Wednesday, May 7, 2008

Citizens’ Groups Spurn Side Notes, Call for JPEPA Rejection Now


5 May 2008, Pasay City. The planned exchange of diplomatic notes will not repair the injustice and irregularity innate to the controversial Japan-Philippines Economic Partnership Agreement (JPEPA). Rejecting the treaty now is pro-Filipino.

This is the unequivocal message of the EcoWaste Coalition and the Magkaisa Junk JPEPA Coalition (MJJC) as they peaceably assemble outside the Senate of the Philippines to campaign for the rejection of JPEPA now, and thwart what they view as a dubious scheme to “fix” the constitutional, economic and other infirmities of the treaty with side notes between the governments of Japan and the Philippines.

To put their message across to the Senators and the public, the youth volunteers of the EcoWaste Coalition acted out the people’s anguish over the social, economic and environmental injustice coming out of the badly negotiated agreement and the inadequacy of the side notes to rectify the gross injustice.

Dressed in the colors of the Philippine flag, “Inang Katarungan” (Lady Justice) raised a symbolic scale of justice showing the uneven gains of the contracting states with Japan profiting heavily from JPEPA, a sad fact that a mere exchange of notes, stressed the protestors, cannot remedy.

“We seriously doubt if band-aid measures like the side notes can set right a discredited pact that has dismally failed to serve and protect the sovereign interests of the Filipino people, including our right to a just development and a toxic-free environment,” said Manny Calonzo of the EcoWaste Coalition and the Global Alliance for Incinerator Alternatives.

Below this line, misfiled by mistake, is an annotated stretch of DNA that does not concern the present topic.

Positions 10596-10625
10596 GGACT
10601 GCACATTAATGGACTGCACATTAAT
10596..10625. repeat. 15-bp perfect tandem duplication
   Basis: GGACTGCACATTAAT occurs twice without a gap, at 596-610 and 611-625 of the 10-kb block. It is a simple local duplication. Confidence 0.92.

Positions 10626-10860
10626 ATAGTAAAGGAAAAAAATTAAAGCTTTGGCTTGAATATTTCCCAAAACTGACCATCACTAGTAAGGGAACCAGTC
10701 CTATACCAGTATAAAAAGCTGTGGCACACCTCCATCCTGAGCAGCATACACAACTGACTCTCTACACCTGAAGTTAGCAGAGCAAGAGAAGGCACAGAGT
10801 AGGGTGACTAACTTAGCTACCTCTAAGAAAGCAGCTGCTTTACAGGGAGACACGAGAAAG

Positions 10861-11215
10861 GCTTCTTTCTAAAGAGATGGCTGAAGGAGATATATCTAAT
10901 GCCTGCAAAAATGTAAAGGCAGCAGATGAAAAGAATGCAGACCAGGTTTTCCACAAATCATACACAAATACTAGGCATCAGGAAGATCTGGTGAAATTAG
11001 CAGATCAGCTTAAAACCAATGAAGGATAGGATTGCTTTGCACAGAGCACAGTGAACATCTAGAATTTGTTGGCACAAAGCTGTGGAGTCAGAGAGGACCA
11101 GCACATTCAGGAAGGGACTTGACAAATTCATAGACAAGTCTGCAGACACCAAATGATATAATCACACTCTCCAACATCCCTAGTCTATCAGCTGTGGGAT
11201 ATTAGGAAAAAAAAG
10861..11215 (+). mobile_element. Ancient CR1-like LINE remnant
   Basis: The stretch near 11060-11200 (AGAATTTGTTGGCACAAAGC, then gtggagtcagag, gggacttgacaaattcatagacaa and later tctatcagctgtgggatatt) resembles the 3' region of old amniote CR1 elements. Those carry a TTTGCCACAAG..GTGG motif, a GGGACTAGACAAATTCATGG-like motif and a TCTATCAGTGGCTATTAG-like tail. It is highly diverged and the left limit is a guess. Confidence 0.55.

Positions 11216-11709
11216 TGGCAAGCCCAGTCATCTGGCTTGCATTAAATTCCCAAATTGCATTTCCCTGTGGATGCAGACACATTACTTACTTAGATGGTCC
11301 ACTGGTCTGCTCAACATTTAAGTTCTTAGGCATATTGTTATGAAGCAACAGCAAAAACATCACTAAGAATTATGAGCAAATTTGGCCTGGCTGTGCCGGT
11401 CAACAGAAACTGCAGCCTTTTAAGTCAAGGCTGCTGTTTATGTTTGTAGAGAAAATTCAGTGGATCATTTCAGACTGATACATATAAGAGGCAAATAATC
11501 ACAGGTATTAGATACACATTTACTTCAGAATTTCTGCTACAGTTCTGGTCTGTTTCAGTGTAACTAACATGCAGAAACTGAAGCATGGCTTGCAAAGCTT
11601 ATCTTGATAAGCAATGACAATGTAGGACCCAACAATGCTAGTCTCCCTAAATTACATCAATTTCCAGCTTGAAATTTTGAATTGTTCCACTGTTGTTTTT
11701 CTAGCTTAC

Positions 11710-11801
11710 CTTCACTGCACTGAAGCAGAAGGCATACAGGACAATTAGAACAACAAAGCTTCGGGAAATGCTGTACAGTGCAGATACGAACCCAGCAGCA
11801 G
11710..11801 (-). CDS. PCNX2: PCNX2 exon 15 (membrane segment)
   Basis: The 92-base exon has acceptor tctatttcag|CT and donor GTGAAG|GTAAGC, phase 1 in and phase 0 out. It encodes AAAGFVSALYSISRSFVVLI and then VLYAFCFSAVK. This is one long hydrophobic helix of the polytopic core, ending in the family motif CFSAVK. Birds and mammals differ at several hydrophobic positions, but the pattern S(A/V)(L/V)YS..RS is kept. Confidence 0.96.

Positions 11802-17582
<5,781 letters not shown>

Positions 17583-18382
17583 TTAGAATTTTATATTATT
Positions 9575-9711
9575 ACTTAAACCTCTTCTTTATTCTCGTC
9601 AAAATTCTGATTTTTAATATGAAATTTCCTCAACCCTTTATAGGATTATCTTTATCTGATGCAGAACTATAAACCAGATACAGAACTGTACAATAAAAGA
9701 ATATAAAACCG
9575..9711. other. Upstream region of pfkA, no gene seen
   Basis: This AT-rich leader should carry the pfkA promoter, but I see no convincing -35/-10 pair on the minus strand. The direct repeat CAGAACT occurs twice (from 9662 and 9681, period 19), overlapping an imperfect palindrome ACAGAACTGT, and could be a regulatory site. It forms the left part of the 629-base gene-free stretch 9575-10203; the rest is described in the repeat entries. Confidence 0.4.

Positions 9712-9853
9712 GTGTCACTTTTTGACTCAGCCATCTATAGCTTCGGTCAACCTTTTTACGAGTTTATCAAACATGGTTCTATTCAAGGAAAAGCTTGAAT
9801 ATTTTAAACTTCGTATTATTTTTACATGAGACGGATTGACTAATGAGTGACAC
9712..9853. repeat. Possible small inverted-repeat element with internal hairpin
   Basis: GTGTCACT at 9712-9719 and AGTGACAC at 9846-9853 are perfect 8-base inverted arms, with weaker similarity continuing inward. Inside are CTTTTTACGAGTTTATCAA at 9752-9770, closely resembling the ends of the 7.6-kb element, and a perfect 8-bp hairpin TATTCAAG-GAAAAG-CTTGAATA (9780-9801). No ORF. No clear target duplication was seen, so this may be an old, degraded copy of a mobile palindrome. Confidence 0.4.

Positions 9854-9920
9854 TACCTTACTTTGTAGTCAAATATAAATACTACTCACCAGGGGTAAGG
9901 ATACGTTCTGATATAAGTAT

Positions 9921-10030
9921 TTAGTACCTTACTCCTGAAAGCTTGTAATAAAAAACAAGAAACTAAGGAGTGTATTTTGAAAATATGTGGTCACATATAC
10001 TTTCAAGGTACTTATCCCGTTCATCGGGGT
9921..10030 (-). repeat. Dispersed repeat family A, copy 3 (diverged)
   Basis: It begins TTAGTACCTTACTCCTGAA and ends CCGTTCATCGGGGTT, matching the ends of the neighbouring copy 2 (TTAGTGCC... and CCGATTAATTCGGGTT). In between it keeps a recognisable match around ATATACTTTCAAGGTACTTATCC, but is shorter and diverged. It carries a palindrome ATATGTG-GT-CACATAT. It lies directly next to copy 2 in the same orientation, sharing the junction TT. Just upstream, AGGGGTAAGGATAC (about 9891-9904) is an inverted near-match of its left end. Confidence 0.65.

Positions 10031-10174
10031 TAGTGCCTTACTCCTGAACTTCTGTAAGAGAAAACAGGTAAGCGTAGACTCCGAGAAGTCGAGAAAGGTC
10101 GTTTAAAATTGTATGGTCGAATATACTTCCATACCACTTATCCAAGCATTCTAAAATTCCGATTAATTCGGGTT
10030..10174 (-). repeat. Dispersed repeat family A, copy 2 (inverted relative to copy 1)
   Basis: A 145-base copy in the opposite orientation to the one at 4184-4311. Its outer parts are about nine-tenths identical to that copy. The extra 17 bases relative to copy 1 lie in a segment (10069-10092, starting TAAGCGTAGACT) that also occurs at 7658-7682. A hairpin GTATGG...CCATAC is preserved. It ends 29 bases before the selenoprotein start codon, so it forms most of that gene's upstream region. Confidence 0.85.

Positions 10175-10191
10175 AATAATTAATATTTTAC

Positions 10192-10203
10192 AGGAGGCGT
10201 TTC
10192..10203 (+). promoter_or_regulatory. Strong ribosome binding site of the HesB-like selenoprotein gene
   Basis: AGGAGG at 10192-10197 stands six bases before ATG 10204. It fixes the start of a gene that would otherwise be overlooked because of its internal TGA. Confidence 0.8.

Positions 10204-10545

According to Atty. Golda Benjamin, lead counsel of the MJCC, “We were generous even where we had cause to be stingy with the Japanese. Fish, crustaceans and mollusks are excluded from the WTO Uruguay Round commitments of member countries because developed countries refused to reduce their export subsidies especially those on fishing vessels. Despite this the Philippines still bound its tariffs at the WTO, albeit at very high rates. Japan did not.”

The MJJC complained that of the 200 tariff lines for fish products in Japan’s JPEPA schedule, 59 are forever excluded from duty-free treatment; 15 are for deferred market access negotiations; 72 for phased tariff removal; and, 25 duty free from year 1. Of the 114 in the Philippine schedule, 46 will enjoy duty-free treatment from year 1 while the remaining 68 are subject to phased tariff removal.

Both the EcoWaste Coalition and the MJJC denounced the evident deficiency of the side notes being crafted by the two governments to correct the economic inequities and what they described as “the ultimate form of a national sell-out that is extremely tilted to favor Japanese interests.”

“The approval of JPEPA in its current form will not only cause us to miss the boat but also to drown in a sea of negotiation mistakes. Two wrongs do not make one right. The only choice left for the Senate is the pro-Filipino choice: reject JPEPA now,” the groups asserted.

After the creative protest, the EcoWaste Coalition representatives trooped to the Senators’ offices to provide the lawmakers with the MJJC’s summary of the balance of commitments of the contracting parties that substantiate the groups’ vehement rejection of the lopsided treaty.

Among the groups represented in the latest peaceful protest against JPEPA were the Buklod Tao, Cavite Green Coalition, Concerned Citizens Against Pollution, EcoWaste Coalition, Global Alliance for Incinerator Alternatives, Initiatives for Dialogue and Empowerment through Alternative Legal Services, Mascomthea, Mother Earth Foundation, Sagip Pasig Movement, Sanib-Lakas ng Inang Kalikasan and Zero Waste Philippines.